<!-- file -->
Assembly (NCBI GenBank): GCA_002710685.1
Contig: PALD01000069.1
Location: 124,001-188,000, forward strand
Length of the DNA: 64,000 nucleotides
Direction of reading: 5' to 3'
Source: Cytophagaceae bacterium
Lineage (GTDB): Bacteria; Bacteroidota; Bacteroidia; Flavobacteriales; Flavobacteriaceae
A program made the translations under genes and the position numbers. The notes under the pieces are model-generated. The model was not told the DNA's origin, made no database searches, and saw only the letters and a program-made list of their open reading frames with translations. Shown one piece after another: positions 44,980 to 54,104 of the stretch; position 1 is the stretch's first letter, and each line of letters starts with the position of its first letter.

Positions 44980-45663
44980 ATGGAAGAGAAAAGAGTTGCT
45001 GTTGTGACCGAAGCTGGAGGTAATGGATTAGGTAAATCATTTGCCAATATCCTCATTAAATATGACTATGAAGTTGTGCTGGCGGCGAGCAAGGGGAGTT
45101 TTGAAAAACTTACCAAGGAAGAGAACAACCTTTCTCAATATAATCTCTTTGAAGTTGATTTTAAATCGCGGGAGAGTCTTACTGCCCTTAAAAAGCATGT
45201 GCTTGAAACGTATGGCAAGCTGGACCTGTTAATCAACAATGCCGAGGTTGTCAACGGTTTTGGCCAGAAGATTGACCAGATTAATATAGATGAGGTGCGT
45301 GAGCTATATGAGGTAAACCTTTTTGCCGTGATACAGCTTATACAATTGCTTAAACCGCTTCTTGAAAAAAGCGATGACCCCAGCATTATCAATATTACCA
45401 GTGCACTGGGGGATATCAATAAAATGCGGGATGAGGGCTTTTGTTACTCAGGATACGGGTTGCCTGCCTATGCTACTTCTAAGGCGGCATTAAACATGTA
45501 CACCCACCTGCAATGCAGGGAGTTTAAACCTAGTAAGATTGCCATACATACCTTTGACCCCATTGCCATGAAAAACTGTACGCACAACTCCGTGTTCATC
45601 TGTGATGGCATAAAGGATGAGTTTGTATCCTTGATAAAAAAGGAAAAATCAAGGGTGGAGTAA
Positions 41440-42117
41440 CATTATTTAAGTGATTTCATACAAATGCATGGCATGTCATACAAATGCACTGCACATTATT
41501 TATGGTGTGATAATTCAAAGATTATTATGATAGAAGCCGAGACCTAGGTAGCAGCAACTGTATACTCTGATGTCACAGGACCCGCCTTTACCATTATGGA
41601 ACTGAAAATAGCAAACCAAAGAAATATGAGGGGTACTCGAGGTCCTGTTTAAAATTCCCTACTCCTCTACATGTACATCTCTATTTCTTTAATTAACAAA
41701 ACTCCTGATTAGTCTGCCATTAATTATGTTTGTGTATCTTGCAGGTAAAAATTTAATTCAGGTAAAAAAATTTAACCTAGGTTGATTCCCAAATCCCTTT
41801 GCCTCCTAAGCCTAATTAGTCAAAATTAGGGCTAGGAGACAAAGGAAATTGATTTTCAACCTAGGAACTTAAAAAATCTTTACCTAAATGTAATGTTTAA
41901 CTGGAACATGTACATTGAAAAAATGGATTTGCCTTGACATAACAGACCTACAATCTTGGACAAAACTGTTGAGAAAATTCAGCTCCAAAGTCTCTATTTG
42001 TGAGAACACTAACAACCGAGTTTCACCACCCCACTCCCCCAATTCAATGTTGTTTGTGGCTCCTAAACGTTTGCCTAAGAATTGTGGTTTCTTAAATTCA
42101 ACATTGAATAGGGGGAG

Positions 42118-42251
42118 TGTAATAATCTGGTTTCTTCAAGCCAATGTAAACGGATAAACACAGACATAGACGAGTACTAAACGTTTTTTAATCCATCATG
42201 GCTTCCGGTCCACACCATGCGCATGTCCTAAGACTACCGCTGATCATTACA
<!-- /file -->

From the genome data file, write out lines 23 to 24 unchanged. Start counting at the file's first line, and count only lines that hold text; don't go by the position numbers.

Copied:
41801 GCCTCCTAAGCCTAATTAGTCAAAATTAGGGCTAGGAGACAAAGGAAATTGATTTTCAACCTAGGAACTTAAAAAATCTTTACCTAAATGTAATGTTTAA
41901 CTGGAACATGTACATTGAAAAAATGGATTTGCCTTGACATAACAGACCTACAATCTTGGACAAAACTGTTGAGAAAATTCAGCTCCAAAGTCTCTATTTG